On May 2, ENEOS Holdings announced their withdrawal from Myanmar.
The ENEOS statement mentioned consideration of Myanmar’s “current situation, including the social issues”, but made no reference to the company’s human rights and environmental responsibilities.
While we cautiously welcome ENEOS’ belated withdrawal from a project that has been financing the Myanmar military, Mekong Watch, FoE Japan, and Justice for Myanmar (JFM) remain concerned whether disengagement will be conducted in a responsible manner.
We strongly urge ENEOS and its partners to responsibly disengage, with transparency and through consultation with local communities and civil society stakeholders.
In exiting Myanmar, ENEOS and its international partners must take appropriate steps to close the field, which is predicted to be near depletion. That would ensure future revenues do not flow to the Myanmar military, and that continued human rights and environmental impacts are avoided.
While under control of the illegal military junta, the Myanma Oil and Gas Enterprise (MOGE) cannot be trusted to close the gas field in an environmentally responsible way, which is likely to be costly. The Japanese investors, which have profited from the Yetagun gas project must therefore ensure the gas field is responsibly closed and remediate any negative social and environmental impacts.
ENEOS’ is invested in the Yetagun gas project through its consolidated subsidiary, Nippon Oil Exploration (Myanmar), which also has investment from the Japanese Government and Mitsubishi Corporation.
We call on the Japanese government and shareholders of ENEOS and Mitsubishi Corporation to play an active role to ensure responsible disengagement and decommissioning of the Yetagun gas project.
In January, a coalition of Mekong Watch, FOE Japan and Justice For Myanmar, with a coalition of NGOs, wrote to 125 institutional investors of four Japanese companies that continue to finance problematic projects in Myanmar, including investors in ENEOS and Mitsubishi. Now is a crucial time for investors to engage.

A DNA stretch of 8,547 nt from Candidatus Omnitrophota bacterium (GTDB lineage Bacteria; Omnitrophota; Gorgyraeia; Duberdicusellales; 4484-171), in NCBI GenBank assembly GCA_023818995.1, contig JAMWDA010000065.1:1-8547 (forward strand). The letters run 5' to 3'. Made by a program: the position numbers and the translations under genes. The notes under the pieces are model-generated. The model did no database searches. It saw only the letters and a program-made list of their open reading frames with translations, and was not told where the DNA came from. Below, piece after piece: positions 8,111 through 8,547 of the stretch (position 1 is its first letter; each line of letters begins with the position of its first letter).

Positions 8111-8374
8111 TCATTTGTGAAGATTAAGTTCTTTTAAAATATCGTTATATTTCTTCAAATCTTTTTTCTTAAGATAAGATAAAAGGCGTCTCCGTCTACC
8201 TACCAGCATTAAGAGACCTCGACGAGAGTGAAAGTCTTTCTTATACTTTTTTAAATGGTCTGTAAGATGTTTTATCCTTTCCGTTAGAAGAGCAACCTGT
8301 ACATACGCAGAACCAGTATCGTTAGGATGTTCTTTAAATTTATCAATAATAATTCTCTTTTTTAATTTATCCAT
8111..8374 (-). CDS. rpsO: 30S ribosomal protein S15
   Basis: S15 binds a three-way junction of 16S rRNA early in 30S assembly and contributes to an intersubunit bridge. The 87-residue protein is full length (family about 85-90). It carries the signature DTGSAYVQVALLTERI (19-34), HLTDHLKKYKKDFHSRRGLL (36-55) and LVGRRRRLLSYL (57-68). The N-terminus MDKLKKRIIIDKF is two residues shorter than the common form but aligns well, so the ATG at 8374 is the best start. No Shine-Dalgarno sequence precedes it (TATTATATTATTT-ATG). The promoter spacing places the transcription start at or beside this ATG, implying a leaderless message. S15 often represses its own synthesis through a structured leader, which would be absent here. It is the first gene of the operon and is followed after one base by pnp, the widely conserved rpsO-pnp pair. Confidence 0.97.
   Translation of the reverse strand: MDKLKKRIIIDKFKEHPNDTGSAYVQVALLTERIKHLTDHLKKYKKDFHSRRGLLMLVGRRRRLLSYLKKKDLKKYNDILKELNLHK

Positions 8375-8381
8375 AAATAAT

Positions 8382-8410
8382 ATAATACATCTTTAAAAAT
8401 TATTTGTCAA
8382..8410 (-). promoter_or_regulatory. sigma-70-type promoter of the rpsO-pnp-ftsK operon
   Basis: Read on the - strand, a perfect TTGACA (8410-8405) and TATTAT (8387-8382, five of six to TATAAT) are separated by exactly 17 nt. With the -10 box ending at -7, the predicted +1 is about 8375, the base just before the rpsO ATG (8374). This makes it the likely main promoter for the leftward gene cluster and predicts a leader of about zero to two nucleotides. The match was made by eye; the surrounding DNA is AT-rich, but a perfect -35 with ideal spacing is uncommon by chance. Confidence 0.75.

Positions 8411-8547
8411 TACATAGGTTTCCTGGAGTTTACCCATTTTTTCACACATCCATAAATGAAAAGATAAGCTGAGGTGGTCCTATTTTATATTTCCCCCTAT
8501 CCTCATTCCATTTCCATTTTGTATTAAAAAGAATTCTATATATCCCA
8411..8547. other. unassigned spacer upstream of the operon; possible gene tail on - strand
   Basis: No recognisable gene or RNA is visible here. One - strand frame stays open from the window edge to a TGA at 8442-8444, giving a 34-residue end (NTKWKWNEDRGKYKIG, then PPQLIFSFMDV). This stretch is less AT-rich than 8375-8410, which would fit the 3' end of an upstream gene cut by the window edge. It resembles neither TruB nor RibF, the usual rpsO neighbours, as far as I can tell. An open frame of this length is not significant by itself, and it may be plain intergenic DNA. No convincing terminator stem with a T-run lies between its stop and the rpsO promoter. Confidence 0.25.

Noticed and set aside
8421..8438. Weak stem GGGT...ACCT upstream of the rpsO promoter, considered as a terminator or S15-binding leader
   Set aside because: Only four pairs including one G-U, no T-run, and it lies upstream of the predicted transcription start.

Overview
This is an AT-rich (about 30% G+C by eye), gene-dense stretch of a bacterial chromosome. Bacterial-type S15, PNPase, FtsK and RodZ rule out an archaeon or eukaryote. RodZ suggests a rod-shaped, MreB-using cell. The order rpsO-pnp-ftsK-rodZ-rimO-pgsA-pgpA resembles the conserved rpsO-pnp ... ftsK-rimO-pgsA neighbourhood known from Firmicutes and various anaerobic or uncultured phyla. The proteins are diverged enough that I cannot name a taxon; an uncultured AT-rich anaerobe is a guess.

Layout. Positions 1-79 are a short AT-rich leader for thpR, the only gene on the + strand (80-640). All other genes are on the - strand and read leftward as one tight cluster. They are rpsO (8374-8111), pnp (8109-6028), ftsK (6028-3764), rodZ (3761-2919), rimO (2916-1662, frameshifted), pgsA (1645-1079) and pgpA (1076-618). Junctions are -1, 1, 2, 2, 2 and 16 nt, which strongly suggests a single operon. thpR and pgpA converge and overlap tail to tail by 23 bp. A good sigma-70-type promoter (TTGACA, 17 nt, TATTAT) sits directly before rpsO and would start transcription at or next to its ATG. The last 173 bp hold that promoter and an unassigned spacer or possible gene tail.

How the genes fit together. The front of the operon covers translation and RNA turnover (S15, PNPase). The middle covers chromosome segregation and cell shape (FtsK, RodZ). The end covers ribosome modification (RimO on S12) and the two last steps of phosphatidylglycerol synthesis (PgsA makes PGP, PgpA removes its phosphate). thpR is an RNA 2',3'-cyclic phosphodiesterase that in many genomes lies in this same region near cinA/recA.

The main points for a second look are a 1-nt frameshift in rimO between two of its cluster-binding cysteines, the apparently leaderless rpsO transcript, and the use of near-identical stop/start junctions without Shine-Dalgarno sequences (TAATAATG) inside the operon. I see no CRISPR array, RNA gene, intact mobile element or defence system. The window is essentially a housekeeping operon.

The Japanese government has a particularly important role to play, through its state duty to protect human rights under the UN Guiding Principles on Business and Human Rights.
Yuka Kiguchi, Director of Mekong Watch, stated, “ENEOS statements do not disclose important information such as whether gas production will continue after the withdrawal of these companies, or how the withdrawing companies will take responsibility for decommissioning. The withdrawal must be done with consideration for human rights and the environment, and the withdrawing companies must be held accountable to the people of Myanmar and the international community.”
Yadanar Maung, Justice For Myanmar spokesperson, commented, “ENEOS Holdings has ended its business with the terrorist Myanmar military junta, after sustained pressure from the people of Myanmar and activists around the world. It is now time for ENEOS to show fulfil their human rights and environmental responsibilities by responsibly exiting and decommissioning the field. In doing so, ENEOS must closely consult with the National Unity Government and key stakeholders, including communities in the pipeline area. The Myanmar junta is a terrorist organisation and not the government of Myanmar. ENEOS must stop referring to them as a “government” in their statements, which legitimises the junta.”
Yuka Kiguchi, Mekong Watch: email@example.com
Yadanar Maung, Justice For Myanmar: firstname.lastname@example.org